Media Watch

We're All Friends Here

A local TV news fan reports that he's developing whiplash from frequent double-takes. He can't believe he's seeing KVOA Channel 4 reporters on the 9 p.m. KMSB Channel 11 newscast, reporters who mention KVOA's "Eyewitness News" and KMSB in the same breath.

"Can you look into what's going on?" he pleads.

It wouldn't be so surprising if the stations shared an owner, but KVOA runs under its own steam (a rarity in this market), while KMSB (and its sister station KTTU Channel 18/Cable Channel 2, along with 18 other stations mostly in the West) sends money home to the Dallas-based Belo Corporation.

"This is somewhat unique," admits KVOA general manager Gary Nielsen, although it's not so unique in Tucson--KOLD Channel 7 has a similar arrangement with KWBA Channel 58/Cable Channel 8, better known as The WB. In each case, a strong network affiliate is holding hands with a much lower-rated station that hasn't succeeded in establishing a firm news presence.

Since last June, KVOA and KMSB have shared their news resources, and one station's reporters frequently show up on the other's newscasts.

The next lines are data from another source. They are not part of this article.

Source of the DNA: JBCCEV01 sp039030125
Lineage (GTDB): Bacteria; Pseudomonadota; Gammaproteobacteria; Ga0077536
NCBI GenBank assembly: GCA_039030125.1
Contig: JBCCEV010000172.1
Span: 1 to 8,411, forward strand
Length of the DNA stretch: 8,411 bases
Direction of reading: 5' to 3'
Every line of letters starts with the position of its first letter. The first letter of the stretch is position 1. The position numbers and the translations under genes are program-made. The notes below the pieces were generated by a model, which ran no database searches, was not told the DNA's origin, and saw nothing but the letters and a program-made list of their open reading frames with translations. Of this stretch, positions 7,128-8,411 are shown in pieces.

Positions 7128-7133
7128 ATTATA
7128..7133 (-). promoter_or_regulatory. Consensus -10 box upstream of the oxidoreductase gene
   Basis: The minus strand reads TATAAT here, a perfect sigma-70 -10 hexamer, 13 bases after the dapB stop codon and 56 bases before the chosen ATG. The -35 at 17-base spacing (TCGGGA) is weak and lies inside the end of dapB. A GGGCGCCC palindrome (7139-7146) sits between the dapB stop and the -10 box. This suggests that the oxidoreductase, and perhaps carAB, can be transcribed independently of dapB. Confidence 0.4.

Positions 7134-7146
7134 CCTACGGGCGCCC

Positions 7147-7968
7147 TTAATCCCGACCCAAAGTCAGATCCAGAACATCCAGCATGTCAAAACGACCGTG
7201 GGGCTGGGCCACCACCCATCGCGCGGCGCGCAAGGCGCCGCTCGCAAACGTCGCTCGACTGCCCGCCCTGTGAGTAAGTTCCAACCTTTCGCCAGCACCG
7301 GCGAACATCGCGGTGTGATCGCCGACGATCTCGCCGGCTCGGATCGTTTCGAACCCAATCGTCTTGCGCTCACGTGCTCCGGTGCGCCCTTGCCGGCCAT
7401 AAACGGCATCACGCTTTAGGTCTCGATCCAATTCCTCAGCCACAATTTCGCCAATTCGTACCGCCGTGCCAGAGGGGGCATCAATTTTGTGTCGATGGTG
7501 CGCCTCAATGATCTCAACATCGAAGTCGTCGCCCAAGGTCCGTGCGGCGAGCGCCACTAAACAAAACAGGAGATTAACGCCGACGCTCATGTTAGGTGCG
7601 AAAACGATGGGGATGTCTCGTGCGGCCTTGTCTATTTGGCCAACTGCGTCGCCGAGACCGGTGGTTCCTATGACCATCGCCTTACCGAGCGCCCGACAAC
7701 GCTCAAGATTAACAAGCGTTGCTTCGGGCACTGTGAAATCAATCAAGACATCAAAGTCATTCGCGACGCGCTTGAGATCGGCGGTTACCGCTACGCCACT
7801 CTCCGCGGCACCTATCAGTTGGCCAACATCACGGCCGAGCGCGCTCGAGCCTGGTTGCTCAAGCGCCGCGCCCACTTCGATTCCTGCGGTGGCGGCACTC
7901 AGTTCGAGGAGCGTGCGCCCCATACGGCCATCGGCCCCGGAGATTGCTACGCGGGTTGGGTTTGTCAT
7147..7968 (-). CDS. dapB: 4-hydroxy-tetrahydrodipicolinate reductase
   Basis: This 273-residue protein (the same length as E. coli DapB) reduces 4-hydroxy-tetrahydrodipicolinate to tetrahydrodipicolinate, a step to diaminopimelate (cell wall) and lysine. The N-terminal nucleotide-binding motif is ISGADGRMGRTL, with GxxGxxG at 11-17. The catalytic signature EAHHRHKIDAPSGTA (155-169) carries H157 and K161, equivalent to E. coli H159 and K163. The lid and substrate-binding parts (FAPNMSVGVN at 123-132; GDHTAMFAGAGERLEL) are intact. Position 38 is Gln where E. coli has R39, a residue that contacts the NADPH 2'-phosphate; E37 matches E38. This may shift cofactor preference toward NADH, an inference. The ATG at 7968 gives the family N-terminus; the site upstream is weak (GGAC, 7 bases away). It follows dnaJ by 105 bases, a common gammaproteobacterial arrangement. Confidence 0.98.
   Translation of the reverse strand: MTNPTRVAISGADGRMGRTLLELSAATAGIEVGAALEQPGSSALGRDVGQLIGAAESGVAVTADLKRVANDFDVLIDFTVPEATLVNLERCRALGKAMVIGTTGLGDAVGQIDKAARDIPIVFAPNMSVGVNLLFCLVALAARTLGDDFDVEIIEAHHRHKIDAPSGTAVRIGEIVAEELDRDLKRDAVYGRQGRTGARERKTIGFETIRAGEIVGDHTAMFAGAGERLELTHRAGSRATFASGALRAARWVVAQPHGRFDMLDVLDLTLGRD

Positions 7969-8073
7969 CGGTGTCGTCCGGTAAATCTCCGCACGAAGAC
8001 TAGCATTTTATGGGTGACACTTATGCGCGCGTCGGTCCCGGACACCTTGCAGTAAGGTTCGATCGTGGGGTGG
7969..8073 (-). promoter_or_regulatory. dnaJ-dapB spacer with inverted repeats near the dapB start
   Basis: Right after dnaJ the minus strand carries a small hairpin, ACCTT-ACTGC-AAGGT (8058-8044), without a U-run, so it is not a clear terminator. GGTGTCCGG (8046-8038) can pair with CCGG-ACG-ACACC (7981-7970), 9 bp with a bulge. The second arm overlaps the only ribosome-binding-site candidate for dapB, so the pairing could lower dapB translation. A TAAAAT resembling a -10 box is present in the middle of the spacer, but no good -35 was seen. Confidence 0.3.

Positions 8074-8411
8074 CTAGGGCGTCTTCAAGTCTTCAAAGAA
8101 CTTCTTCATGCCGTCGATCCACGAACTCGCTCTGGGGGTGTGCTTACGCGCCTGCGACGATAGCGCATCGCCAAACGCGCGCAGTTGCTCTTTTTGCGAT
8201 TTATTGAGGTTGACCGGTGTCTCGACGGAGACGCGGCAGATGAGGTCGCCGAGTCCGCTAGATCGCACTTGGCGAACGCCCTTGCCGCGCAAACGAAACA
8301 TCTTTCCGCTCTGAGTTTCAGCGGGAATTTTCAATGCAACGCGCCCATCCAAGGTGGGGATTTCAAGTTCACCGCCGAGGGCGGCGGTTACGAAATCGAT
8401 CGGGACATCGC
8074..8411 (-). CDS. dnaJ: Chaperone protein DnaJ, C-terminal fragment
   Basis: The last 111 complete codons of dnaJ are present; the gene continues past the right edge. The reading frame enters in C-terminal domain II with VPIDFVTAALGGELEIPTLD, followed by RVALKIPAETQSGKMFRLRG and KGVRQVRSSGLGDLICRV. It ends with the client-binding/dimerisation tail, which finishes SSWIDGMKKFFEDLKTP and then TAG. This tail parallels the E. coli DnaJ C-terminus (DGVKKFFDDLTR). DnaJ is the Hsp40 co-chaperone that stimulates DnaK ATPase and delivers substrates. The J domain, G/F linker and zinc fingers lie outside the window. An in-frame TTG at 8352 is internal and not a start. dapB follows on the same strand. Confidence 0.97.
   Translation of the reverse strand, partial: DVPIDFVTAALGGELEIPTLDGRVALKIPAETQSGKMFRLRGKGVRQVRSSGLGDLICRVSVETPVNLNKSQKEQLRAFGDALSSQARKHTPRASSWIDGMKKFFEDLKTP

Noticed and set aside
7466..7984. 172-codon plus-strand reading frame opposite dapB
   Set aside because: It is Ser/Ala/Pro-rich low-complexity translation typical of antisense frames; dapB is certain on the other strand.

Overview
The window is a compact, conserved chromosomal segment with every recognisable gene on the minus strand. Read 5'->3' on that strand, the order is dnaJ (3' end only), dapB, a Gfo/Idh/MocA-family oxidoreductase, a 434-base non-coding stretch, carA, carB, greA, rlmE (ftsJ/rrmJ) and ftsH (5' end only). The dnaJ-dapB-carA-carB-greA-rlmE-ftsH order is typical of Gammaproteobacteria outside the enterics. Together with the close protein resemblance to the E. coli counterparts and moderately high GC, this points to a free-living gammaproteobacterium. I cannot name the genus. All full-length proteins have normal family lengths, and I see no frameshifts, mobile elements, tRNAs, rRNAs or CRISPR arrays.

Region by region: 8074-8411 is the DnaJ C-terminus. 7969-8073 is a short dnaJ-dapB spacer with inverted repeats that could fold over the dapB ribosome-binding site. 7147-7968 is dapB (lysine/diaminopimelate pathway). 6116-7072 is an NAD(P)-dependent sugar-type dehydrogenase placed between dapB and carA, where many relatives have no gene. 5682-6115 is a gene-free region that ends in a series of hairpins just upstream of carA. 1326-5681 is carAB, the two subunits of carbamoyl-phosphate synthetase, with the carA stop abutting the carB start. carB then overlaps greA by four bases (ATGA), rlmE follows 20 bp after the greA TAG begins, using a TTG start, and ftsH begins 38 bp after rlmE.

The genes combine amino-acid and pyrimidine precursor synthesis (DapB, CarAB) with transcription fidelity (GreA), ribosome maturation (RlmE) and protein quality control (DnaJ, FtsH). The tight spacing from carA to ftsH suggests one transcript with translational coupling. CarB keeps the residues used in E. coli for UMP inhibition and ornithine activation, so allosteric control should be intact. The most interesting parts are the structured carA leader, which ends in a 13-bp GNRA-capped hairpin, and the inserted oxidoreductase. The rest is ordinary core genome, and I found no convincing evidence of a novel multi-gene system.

"We have access to materials they may have gathered that we can reuse, and the same goes for them," says Nielsen.

"If there are multiple breaking stories," says KMSB/KTTU manager Diane Frisch, "we can cover more of them by combining resources. And we can take advantage of the expertise of somebody who's been following a story, instead of sending out some other reporter to start from scratch. But we have two separate, distinct news teams."

That may be true, but KMSB news director Bob Richardson is actually nested in the KVOA newsroom. Yet officials insist that the two newsrooms remain independent.

"We often air completely different stories," says KVOA news director Lisa Contreras. "They choose their own subject matter, and we choose ours."

A cynic might suggest that rather than being a dominant station's magnanimous gesture of support for a minor competitor, such arrangements help the dominant station disguise its own declining resources in the post-Sept. 11 economy.

But that's not the case, declares Contreras. "We have not had any shrinking of news staff in the five years I've been news director here," she says. "This just provides us all more resources."

And it should be pointed out that KVOA isn't really competing with itself--KMSB's sole, local newscast airs at 9 p.m. (as does The WB's), whereas the big three local stations run news shows around the dinner hour and at 10 p.m.

This winter, by the way, for the first time in more than two decades, KVOA's newscasts slipped behind KOLD's in the coveted 18-54-year-old demographic. Meanwhile, KMSB's edged ahead of The WB's. Looks like KVOA can use all the help it can get.

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